1. JimHirshfield

        Thanks for the stream of consciousness.Platforms that are used to create are not always the platforms that host.. which are not always the ones used for discovery… which are not always the ones that draw the crowds. That’s a big point I took away from what you’re saying.

        1. LE

          To me telling someone that they have done a “stream of consciousness” can be interpreted as put down (the way I interpreted it). He took the time and effort to offer his thoughts which is good.STREAM OF CONSCIOUSNESS: Writing in which a character’s perceptions, thoughts, and memories are presented in an apparently random form, without regard for logical sequence, chronology, or syntax.[1]

          1. JimHirshfield

            His own first paragraph fits the definition of a stream of consciousness, so I see no issue in calling it that. Nor does it imply a put down, IMO.

          2. LE

            IMO is my IMO which differs from your IMO.Anyway, the next time you are having a meeting with an important client (and trying to make a sale) and they tell you they are going to give you a brain dump, when they are done say to them “thanks for the stream of consciousness” and see how they react. Try that.I’ll give you an example (as I always do of course). You will probably laugh at this as well so I am glad to entertain you. My ex wife had an uncle who was a bit uneducated although he did earn a decent living selling used (yes used) mattresses to poor people in a shitty neighborhood. Price depended on how many stains it had. I am not joking.Anyway, like the pinball wizard he played by sense of smell. One day after we were recently married, we were at his house for some boring fucking family thing and some discussion came up and I gave my thoughts. And he turned to me and said “you know what your problem is? you think to much”. And he laughed. So here’s the thing. I want to be around people who “think to much” not people who don’t.

      2. Rick

        “I see a huge dropoff in the amount of content creation people engage in once they leave school. Similarly I see a big uptick on people that were in the working world but then suddenly went back to school to get an MBA or other advanced degree.”.Many times I figure you’ll find that classes require people to engage on the web. That would certainly explain why, while attending classes, people are consuming more web services and/or finding others who want them to.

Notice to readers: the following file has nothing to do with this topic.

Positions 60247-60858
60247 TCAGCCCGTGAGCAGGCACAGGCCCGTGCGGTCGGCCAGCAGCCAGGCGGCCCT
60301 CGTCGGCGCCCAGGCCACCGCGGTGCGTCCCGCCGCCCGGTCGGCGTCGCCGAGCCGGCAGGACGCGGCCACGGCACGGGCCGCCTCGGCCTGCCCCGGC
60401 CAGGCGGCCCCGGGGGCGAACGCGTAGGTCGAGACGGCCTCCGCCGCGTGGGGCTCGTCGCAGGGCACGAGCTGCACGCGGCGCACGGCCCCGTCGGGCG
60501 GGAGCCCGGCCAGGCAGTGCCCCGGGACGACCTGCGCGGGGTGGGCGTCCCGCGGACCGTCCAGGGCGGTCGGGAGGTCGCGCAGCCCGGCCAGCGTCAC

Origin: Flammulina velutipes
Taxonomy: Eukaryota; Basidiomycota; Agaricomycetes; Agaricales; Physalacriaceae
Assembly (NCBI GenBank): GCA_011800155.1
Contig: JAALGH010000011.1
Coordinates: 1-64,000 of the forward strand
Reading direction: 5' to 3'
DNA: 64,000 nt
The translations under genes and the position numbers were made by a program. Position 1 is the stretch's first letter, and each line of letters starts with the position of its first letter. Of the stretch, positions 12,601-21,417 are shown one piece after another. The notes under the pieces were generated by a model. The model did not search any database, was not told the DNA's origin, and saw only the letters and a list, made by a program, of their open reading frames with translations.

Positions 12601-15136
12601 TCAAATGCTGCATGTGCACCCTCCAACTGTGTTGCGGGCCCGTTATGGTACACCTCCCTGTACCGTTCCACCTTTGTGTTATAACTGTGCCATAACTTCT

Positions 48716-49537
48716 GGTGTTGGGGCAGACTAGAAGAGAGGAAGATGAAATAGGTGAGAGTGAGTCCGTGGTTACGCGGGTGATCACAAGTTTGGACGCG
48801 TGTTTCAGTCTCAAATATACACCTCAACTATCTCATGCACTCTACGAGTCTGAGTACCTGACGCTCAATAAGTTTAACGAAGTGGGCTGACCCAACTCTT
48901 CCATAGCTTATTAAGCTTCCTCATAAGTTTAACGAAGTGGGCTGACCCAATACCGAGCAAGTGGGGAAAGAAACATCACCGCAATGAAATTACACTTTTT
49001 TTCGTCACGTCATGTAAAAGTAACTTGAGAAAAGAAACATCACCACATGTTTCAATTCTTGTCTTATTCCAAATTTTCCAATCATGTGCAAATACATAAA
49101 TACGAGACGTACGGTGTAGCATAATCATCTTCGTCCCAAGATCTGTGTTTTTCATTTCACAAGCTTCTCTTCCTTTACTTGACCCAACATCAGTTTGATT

1. Matt Zagaja

          Maybe contributes to it, but based on the content I am not sure that it’s the main driver.

          1. Rick

            I imagine the main driver is different for everyone. I think some will get online due to requirements in a class. Some will then get online because they see others doing it. And others will get online for even different reasons..But, I think, the class requirements are the force behind the timing of the boosts.

  2. Robert Heiblim

    Alexis rocks. He has the true spirit and a lot of good ideas.

  3. Rick

    The dialog starts out with the guy saying “Oh I didn’t see you there…”.That’s where I had to stop watching. Pretending you’re not making a advertisement when you obviously are is my queue to move on. I can’t trust any of the information now.

  4. William Mougayar

    +10×10 for Toronto x Wattpad.I heard they are more popular than Facebook in the Philippines.

    1. pointsnfigures is next!

      1. William Mougayar


  5. Matt A. Myers

    Maple-scented money. I would love it if this happened..

  6. Chris Phenner

    That video was the perfect antidote to staring at while waiting for tickets for The Dead — great share and good for them.

    1. pointsnfigures

      Did you get tix? I am forced to deal with scalpers.

      1. William Mougayar


    2. JimHirshfield

      Over subscribed?

  7. LE

    They need to get these videos syndicated on netflix. I would totally watch this type of info on netflix. I didn’t even know this series existed. (And I’m only 2 minutes in at this point I also see there is one on Vimeo… (not “on” vimeo but “about” vimeo).Add: The reason for netflix isn’t that I can’t go to Verge and watch which I can on my laptop at night. The reason is if it was on netflix I woulda) know about it and b) Netflix is where I am already.c) I would constantly be reminded about new offerings (it’s not out of sight out of mind it has shelf space).I’m not interested in hopping around to multiple places to find something to watch. For lack of a better way to put it Netflix is my “portal” along with at night and on rare occasions Amazon video.